• Yet, even though Saturday is some kind of Indie Rock Parthenon, I can't help but feel a little indifferent to it. There are definitely a lot of great bands, but nothing that feels like a only-here-only-now event (save for The Postal Service.) I would like to see many of these bands, but I don't need to see them, certainly not all at once for three bills.
  • Let me put it this way: 90% of Saturday looks like a reasonable expectation for a 2nd tier festival like Sasquatch or Outside Lands.
  • Perhaps we've just been spoiled by the big bombs of Coachella's past. They've conditioned us to expect special appearance bookings, even in their second or third billings.
  • Imagine if they did group these things by genre. I know why they don't, but can you imagine if you could see Trash Talk, Cloud Nothings & Japandroids in one day? Earl Sweatshirt, Danny Brown, El-P & Wu-Tang consecutively? Stars & The Postal Service?
  • I don't know who or what Sam XL Pure Filth Sound is, but damn, that name has got to look good on a t-shirt.
  • Moby???
  • I feel like I've only been saying bad things. It's a perfectly acceptable festival, probably even a great one. But Coachella set its own bar so high in years past, it's hard to ignore.
  • Jurassic 5 is boring.
  • I liked Coachella before it was cool.
  • I roll with FYF Fest now.
  • Whatever, I'm already booked for 3 concerts in April anyway.

My 10 Favorite Albums, 2012

10. Tame Impala - Lonerism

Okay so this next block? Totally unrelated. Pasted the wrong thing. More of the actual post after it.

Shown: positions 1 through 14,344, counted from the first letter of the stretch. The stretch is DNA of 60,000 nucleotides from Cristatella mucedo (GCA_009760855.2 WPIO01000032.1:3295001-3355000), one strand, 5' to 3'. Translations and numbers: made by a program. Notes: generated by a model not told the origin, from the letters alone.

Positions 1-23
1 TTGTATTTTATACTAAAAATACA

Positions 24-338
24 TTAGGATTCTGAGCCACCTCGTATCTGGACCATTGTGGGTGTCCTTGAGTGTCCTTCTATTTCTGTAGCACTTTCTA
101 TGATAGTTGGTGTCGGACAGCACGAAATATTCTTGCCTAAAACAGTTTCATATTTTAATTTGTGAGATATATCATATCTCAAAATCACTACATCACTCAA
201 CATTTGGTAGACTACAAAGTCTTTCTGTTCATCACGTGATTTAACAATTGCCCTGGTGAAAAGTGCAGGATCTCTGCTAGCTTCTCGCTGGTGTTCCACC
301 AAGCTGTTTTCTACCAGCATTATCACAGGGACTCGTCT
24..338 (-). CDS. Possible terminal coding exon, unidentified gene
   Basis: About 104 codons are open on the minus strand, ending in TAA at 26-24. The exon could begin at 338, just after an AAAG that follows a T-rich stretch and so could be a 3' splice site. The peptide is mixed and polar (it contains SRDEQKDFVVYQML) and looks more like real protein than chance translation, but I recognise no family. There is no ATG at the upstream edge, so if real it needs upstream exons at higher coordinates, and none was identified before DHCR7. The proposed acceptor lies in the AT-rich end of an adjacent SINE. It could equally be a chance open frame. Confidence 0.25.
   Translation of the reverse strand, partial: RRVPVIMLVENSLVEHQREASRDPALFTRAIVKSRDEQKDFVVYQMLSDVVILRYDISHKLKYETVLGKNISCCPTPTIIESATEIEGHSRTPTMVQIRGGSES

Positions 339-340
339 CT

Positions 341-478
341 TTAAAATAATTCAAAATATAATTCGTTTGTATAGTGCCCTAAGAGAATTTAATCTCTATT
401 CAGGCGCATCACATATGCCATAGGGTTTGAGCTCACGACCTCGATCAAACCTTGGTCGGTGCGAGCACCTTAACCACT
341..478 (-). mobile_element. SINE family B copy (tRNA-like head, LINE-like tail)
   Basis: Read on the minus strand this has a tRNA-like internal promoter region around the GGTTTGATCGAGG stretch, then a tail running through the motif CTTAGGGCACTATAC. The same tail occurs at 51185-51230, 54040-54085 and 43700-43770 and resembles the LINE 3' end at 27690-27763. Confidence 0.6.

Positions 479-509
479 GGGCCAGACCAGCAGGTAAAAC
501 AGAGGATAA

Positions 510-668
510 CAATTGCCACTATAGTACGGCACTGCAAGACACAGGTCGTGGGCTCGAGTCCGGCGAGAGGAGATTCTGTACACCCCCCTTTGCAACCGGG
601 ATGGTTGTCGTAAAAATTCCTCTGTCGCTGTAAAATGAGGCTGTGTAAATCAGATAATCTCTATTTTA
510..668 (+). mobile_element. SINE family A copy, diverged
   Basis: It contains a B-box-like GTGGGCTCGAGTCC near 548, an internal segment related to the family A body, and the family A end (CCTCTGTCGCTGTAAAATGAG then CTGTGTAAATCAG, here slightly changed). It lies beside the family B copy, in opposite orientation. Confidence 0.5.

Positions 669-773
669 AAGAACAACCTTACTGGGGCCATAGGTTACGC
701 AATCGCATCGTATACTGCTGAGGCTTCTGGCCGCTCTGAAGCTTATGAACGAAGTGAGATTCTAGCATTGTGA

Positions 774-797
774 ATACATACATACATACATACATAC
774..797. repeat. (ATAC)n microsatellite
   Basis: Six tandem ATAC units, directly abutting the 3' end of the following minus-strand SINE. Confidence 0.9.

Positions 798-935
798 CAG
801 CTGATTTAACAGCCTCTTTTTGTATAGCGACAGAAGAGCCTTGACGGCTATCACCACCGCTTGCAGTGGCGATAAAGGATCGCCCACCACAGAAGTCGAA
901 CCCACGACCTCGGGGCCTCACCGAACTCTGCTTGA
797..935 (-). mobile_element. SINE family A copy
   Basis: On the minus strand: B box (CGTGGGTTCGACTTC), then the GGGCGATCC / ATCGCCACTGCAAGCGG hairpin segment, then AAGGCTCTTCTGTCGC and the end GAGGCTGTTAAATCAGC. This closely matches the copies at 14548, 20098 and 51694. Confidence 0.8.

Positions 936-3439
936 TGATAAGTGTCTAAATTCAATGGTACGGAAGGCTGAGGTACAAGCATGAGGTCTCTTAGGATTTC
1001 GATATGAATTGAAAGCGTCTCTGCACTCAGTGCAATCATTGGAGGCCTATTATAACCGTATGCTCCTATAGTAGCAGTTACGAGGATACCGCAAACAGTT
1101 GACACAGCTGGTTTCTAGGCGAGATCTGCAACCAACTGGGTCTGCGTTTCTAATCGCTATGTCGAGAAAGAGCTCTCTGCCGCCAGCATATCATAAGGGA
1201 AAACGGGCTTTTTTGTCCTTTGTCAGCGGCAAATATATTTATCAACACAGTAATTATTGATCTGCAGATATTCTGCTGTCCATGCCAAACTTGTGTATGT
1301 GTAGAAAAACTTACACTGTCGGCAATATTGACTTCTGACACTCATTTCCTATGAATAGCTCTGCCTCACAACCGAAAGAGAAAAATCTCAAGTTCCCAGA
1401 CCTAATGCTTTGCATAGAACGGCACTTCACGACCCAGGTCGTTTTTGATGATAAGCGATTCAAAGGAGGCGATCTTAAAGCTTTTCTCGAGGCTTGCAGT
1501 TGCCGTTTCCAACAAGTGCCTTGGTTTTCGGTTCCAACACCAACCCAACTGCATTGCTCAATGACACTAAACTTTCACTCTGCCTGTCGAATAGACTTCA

When an album entitled LONERISM has song names like, "Feels Like We Only Go Backwards," "Why Won't They Talk To Me?" and "Nothing That Has Happened So Far Has Been Anything We Can Control," there are certain expectations to its sound. I'm always down for the sadness — it is actually kind of obnoxious how down I am for the sadness. But separated from its words, LONERISM is a joyous album. Very few albums try to talk about these things like isolation and social anxiety in the framework of bass grooves and upbeat atmospheric melodies, and even fewer manage to be this infectious. Social anxiety you can dance to, it turns out, is a gleeful playground. LONERISM makes me wonder how I would've turned out if in my formative years I had found something like this album to express my teenage angst. I envy the theoretical High School sophomore that discovers this album, and learns to get pain off his chest with multicolored sunlight.

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Personal Tastes

"What kind of music do you like?" is a question that I've always felt a little bit uncomfortable answering. I have an answer - several of them. But it has always struck me as a question that is awkward for me to answer. It is at once revealing, personal, difficult and over-analyzed.